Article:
Beaumont is a choral tenor of some experience and in his notes to this recording he describes how the recording, his first solo CD, came about as the result of a change in teacher, a development of his technique and a concern for singing as 'talking at pitch'. It is a concern for words and their interaction with music which is Beaumont's prime concern on this disc.
The majority of words are by Thomas Hardy, in many ways a rather surprising poet to be the subject of so many songs. At first hearing, Hardy's poems are profoundly wordy and this comes over in the songs. Finzi set Hardy's poems throughout his life from the 1920's until just before his death in 1956. The two men may have met (both attended the 1919 Glastonbury Festival), and Finzi bought Hardy's walking stick after the writer's death. In all, Finzi set over 50 of Hardy's poems and of his nine song cycles six are to poems by Hardy. In fact, they are hardly cycles at all more like song-sets. And even A Young man's exhortation, though a formal cycle, has no strict narrative. But within this there are themes, notably the futility of war, the passing of time and the wonder of natural beauty.
The performances from Beaumont and Matthews have a wonderful vibrancy and immediacy. It is clear that some songs, as Beaumont describes in his notes, were laid down 'warts and all', but in the context of a vividly narrated sequence of songs this hardly matters. Beaumont does not have a conventional English lyric tenor voice and it has to be said that his timbre is not always ideally relaxed but then the songs are far more complex and darker than some interpretations allow for.
Since first hearing the disc, I have been trying to think of a suitable analogy which will describe Beaumont's style and technique. I think that the closest I can come is to the singing of the baritone John Carol Case (himself associated with English song). Beaumont has the same wonderful clarity of diction combined with a richly interesting timbre.
The CD does not include the text of the songs, but that hardly matters as the way Beaumont conveys both the words and their meaning is entirely admirable. Not only is there clarity, there is also a naturalness as he makes sense of Finzi's setting of Hardy's complex lines. Throughout the disc Beaumont is well supported by Charles Matthews who conveys the poetry implicit in Finzi's writing.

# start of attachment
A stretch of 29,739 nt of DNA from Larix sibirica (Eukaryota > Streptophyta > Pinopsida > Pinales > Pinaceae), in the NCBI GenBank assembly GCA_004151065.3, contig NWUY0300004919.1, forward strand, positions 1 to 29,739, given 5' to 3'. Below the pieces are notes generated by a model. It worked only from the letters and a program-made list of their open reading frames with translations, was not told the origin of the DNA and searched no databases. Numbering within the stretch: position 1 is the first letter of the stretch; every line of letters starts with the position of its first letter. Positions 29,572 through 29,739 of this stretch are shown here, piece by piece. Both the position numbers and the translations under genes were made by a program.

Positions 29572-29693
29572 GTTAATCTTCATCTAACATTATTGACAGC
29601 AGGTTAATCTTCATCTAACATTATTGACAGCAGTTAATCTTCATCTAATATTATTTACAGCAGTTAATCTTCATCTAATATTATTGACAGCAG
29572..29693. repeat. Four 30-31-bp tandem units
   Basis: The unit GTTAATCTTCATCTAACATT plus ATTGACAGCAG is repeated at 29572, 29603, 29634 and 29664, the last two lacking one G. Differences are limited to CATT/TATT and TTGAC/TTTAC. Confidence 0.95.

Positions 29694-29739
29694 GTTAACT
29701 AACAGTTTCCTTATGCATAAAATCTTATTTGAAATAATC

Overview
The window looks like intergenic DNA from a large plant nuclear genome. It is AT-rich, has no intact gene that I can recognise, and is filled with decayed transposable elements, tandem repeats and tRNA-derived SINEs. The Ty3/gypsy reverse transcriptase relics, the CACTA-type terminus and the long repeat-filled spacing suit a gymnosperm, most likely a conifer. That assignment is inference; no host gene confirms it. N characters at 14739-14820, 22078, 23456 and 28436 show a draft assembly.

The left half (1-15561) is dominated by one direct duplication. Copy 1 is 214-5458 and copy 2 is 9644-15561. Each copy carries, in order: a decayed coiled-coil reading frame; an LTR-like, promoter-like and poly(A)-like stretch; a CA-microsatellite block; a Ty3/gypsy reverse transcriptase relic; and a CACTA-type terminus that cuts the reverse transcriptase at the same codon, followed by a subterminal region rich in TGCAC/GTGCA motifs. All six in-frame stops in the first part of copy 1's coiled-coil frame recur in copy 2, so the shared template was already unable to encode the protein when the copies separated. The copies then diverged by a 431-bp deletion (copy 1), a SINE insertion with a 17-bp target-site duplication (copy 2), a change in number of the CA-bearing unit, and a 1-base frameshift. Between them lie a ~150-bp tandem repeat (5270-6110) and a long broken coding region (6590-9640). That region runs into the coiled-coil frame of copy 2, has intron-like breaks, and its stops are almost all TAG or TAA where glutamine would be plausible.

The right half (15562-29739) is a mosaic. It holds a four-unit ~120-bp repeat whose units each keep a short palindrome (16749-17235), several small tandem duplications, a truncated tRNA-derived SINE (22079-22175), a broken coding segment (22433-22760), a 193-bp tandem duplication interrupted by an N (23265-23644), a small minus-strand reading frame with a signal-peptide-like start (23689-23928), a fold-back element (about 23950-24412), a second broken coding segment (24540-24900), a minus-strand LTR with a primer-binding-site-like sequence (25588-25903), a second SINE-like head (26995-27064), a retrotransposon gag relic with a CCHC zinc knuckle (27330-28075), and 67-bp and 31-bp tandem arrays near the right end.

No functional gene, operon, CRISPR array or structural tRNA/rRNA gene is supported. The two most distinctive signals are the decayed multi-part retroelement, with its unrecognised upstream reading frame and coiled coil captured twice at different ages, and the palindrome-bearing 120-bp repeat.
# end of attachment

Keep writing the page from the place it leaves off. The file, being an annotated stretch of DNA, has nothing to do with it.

I must, at this point, declare something of an interest. Whilst I was sent this disc by a third party, my professional relationship with John goes back some way and he has sung in the premieres of a number of my pieces, choral pieces as well as my opera When a Man Knows (and can be seen on the video of the opera).
You will probably want to have other recordings of Finzi songs on your shelves, having them sung by a lyric tenor like Martyn Hall or Mark Padmore is a boon and a delight. But Beaumont and Matthews approach pays rich dividends and deserves attention.
A YOUNG MAN’S EXHORTATION OP. 14 [Set to poems by Thomas Hardy]
1. A Young Man’s Exhortation
3. Budmouth Dears
4. Her Temple
5. The Comet At Yell’ham
6. Shortening Days
7. The Sigh
8. Former Beauties
10. The Dance Continued
TILL EARTH OUTWEARS OP. 19 [Set to poems by Thomas Hardy]
11. Let Me Enjoy The Earth
12. In Years Defaced
13. The Market-Girl
14. I Look Into My Glass
15. It Never Looks Like Summer
16. At A Lunar Eclipse
17. Life Laughs Onward
OH FAIR TO SEE OP. 13B [Set to works by various poets]
18. I Say, “I’ll Seek Her” (Thomas Hardy)
19. Oh Fair To See (Christina Rossetti)
20. As I Lay In The Early Sun (Edward Shanks)
21. Only The Wanderer (Ivor Gurney)
22. To Joy (Edmund Blunden)
23. Harvest (Edmund Blunden)
24. Since We Loved (Robert Bridges)
John Beaumont (tenor)
Charles Matthews (piano)
Recorded in The Nimbus Foundation's Wyastone Concert Hall, Monmouthshire, in one 10-hour session from 10.00am - 8.00pm with multiple coffee & tea breaks; Friday 29th November 2013.
CD in digifile + booklet - 24 tracks - 59 mins
Buy direct from TouchShop.
Elsewhere on this blog:
- Exciting music theatre: Walton and Maxwell Davies at Grimeborn - opera review
- Musically engaging: Cosi fan tutte from Opera Lyrica - opera review
- Co-Opera: Cunning Little Vixen - opera review
- What exactly am I listening to: Vexed question of cuts in live performance - feature article
- Essential listening: Sacred music by Arvo Part - CD review
- Prom 59: Radiant Elektra with Christine Goerke - opera review
- Prom 58: Magical Salome with Nina Stemme - opera review